A King County judge has ruled that Washington State may have to pay $5.7 million to Value Village.

We have learned from a recently released 27-page ruling written by a State Superior Court judge that the state Attorney General’s Office violated the company’s First Amendment rights when Attorney General Bob Ferguson alleged it was deceiving consumers by presenting itself as a charitable, nonprofit organization.

This all started eight years ago when the chain declined to pay millions of dollars to settle the investigation the AG's office brought. Then, in 2019 an offer was made by Value Village to settle the case for $475,00, which the AG's office rejected. This decision led to four additional years of litigation in Washington courts. It was during this time in which Value Village allegedly spent $5.7 million on attorney’s fees.

It was also outlined within the 27-page ruling that the AG’s office continued to send out press releases claiming Value Village was deceiving its customers, and that the AG's office would also not meet with Value Village's representation during the trial (despite numerous attempts to do so).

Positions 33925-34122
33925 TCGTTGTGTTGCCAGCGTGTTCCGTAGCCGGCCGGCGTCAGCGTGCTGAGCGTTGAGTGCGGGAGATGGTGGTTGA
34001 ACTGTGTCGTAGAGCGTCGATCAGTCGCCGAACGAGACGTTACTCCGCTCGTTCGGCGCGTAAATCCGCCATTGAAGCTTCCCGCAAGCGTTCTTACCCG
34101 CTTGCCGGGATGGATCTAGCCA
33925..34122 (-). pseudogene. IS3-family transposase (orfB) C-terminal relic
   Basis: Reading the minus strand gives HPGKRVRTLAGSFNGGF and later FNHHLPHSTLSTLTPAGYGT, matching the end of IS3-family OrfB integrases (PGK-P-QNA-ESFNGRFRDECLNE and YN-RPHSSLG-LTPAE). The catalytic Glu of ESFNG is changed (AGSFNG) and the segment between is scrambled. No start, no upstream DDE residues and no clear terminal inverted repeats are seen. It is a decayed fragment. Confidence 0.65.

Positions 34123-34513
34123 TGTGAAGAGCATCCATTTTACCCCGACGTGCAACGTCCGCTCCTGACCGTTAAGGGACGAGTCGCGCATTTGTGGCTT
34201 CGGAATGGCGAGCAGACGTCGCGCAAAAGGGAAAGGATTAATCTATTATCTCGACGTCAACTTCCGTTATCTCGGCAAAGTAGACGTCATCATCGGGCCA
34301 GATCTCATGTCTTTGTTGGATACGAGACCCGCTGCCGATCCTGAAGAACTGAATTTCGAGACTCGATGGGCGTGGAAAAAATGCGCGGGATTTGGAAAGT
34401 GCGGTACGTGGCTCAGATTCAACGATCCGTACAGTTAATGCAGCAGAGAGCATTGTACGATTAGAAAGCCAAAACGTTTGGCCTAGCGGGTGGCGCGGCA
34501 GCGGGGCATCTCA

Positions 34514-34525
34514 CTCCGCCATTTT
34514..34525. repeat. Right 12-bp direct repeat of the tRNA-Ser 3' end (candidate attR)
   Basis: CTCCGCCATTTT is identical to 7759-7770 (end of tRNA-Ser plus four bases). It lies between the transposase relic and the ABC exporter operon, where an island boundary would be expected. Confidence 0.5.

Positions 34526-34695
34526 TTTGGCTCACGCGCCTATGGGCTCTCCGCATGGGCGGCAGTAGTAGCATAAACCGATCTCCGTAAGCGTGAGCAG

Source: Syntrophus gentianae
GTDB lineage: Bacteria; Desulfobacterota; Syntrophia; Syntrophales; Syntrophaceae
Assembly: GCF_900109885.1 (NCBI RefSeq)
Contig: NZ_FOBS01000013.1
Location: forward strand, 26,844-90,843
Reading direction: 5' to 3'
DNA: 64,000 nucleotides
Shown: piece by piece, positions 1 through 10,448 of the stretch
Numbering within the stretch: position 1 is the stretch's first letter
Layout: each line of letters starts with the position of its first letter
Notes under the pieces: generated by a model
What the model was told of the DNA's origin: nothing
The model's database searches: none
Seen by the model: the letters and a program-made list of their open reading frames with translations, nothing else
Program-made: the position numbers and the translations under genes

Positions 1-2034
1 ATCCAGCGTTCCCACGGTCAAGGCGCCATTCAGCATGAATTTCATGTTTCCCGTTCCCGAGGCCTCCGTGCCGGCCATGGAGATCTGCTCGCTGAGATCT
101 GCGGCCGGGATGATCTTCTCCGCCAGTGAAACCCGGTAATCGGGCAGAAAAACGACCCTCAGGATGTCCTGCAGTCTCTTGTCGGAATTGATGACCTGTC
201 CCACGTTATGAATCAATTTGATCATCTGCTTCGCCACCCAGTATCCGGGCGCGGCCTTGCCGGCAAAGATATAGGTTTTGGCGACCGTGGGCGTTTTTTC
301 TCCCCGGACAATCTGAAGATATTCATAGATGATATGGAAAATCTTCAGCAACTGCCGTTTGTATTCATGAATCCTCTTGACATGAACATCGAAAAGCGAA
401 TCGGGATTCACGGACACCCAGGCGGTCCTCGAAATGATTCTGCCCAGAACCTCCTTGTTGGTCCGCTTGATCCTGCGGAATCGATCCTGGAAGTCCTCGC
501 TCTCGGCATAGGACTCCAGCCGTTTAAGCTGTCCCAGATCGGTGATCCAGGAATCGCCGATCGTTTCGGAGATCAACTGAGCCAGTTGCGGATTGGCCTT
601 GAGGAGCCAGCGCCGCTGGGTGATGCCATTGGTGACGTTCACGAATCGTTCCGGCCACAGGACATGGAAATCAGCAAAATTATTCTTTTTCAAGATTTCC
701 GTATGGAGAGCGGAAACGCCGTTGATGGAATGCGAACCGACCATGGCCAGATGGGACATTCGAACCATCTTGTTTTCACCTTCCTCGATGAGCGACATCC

The judge ruled that the attorney general failed to show that any shopper had, in fact, been deceived, or otherwise injured by its advertising and marketing. The judge also noted in the ruling that the lawsuit was needless.

It was also outlined in the ruling that earlier this year the Washington Supreme Court handed the thrift store chain a win, finding that its marketing practices constitute protected free speech, ruling 9-0 that the company’s marketing practices were protected by the U.S. Constitution.

This is another example of Attorney General Bob Ferguson's office utilizing questionable practices in lawsuits it has brought. Earlier this year, it was ruled that the AG's office must pay a $200,000 fine as a “severe sanction” for the state failing to turn over nearly 11,000 pages of records to attorneys suing over the alleged neglect of a developmentally disabled woman at an adult family home in Kent.

Also earlier this year, numerous complaints were filed claiming that the AG's office engaged in "unethical and unlawful conduct" during the selection of a university to create a police use of force database.

25 Country Songs About the Rural Working Class

West Virginia-based singer-songwriter Oliver Anthony shot to fame overnight after his viral song, "Rich Men North of Richmond," went viral. But Anthony's not the first country-leaning performer to sing about the injustices levied against the rural working class: On the contrary, that subject matter is a staple of the genre, with everyone from Merle Haggard to Luke Combs putting out songs on the subject.

Here are 25 underrated songs that tackle class issues, plus a couple of all-time classics that you might've forgotten about.

Gallery Credit: Carena Liptak

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